The ameba is the lowest type of cell-life. The structure of a cell is made up of a nucleus (a small nut) and a body which is composed of a substance known as protoplasm. In biology a cell is known as a bit of protoplasm containing a nucleus.
All tissues--nerve tissue, muscle tissue, bone tissue, and tissue of cartilage--are made up of cells. These vary in size, notwithstanding they are all microscopic. The microscope reveals the fact that there are characteristic forms of cells for each tissue; and, so far as known, all have a cell body and a nucleus.
The microscopic appearance of protoplasm is a colorless, semi-fluid substance, in which are seen solid particles, or granules. The nucleus is found near the center of the cell, and is composed of protoplasm denser than that of the cell body. The cell body may be likened to a bit of the white of an egg; but it should not be forgotten that the white of the egg is not living substance. The fertilized egg needs the sun's rays to add the missing link--to breathe into it the breath of life. The unfertilized egg needs a nucleus that is potentized with life. All the rest of the egg is body food, if you please.
An egg is not complete without the nucleus; and then, without the sun's rays, it can never take on life. This is true of the cells of a living body; for the sun's rays must be utilized to the extent of furnishing a pent-up heat of about one hundred degrees Fahrenheit, or these cells cannot renew themselves.
Nutrition is the principal attribute of matter. The phenomenon known as nutrition is life; and this life cannot continue to manifest without the properties imparted by the sun--electrons and heat. The sun, then, is the source of all life.
Assimilation means that the cell seizes upon the nutritive materials placed at its disposal, and groups them together into an organic synthesis--a molecule--that is very unstable. In order to do this, heat, or the sun's rays, or the electrons, must be furnished in sufficient quantity. Every cell of the body is an electric cell; all are connected into a whole instrument, or battery, represented by the cerebro-spinal system; and the refined output is mind.
The feeding and the waste of this wonderfully complex electrical apparatus take place in the cells, which are microscopic bodies, and which have the power to gather the electrons from the sun, and select other elements from the food, with which to build a living organism.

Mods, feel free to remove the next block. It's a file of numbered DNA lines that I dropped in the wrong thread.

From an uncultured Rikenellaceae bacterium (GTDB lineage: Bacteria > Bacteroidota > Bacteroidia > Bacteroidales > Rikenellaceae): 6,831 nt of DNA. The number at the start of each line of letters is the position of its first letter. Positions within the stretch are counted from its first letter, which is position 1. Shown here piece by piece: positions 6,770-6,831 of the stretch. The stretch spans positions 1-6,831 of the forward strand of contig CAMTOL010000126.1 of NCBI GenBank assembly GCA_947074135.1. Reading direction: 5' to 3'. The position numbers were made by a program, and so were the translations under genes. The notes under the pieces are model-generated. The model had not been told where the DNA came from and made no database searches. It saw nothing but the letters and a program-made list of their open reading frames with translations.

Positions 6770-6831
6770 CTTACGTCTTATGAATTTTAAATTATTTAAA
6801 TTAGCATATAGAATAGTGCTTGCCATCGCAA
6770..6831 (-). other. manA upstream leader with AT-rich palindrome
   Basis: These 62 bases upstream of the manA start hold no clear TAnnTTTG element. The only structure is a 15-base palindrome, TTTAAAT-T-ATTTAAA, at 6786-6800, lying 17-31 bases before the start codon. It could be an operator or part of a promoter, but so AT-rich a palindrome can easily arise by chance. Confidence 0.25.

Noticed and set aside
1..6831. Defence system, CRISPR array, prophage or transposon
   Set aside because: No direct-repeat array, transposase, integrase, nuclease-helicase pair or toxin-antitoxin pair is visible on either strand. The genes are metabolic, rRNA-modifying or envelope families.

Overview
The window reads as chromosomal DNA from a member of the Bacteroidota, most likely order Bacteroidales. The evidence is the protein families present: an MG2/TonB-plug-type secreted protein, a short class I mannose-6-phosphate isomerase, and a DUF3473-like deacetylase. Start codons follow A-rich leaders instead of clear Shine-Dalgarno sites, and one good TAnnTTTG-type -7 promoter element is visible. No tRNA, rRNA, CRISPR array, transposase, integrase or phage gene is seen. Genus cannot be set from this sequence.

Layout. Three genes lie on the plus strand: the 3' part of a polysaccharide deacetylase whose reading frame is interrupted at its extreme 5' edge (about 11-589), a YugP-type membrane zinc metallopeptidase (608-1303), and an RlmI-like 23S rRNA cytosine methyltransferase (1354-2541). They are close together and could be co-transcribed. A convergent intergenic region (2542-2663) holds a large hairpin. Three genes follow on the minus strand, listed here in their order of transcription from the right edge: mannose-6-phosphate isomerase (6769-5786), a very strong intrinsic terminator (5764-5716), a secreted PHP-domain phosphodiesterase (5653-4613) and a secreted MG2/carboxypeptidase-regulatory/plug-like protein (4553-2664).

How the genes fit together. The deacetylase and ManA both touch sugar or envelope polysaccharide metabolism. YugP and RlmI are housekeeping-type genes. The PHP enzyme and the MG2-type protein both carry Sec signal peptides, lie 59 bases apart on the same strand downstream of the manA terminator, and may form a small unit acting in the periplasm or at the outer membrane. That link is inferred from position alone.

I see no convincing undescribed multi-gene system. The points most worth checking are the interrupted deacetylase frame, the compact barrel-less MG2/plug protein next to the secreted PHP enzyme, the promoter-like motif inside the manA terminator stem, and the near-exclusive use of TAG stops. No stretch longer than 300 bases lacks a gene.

Each cell is made up of molecules. A molecule is the smallest quantity into which the mass of any substance can be divided and retain its characteristic properties.
Disassimilation means that the molecules of the cells disintegrate and are reduced to simpler and more stable elements; and at the same time there is a loss of energy.
The disintegration of molecules is attended by the loss of forced-heat or energy. This means the wearing-out of the cell; and the phenomenon is a manifestation of life, the same as the building-up. One is appropriating nourishment, the other is discarding worn-out material; and all the phenomenon is metabolism--nutrition or life.
It is well to note, in this connection, that life is the same, from the ameba found in the slime at the bottom of a pool of waste water, to the cell in the gray matter of a Websterian brain; from the lowest vegetable cell found at the mouth of the sewer, to the highest type of the most exquisite flower. All cell life is generically the same, differing or dividing into species.
The laws of nutrition are the same. The plant cell liberates force as does the animal cell, and both produce carbonic acid. The electron or carbon from the sun's rays, and the oxygen from the earth's atmosphere, meet in the cell and are united into carbonic acid, This phenomenon is not carried on in plant life to the extent that it is in animal life. The plant does not spend so much energy; assimilation predominates in plant life. The cells of the plant feed upon carbonic acid and water, which, under the influence of the sun's rays, unite into hydrate of carbon, furnishing vital force to animals. It was Herschel who first declared that the sun's rays are the source of all life.
In the study of cell life, four chief phenomena are observed; namely, a physical--that of taking in nourishment--absorbing--endosmosis; a chemical, consisting of organizing the material absorbed; disorganization; and, lastly, the throwing-out of the waste, which is called exosmosis.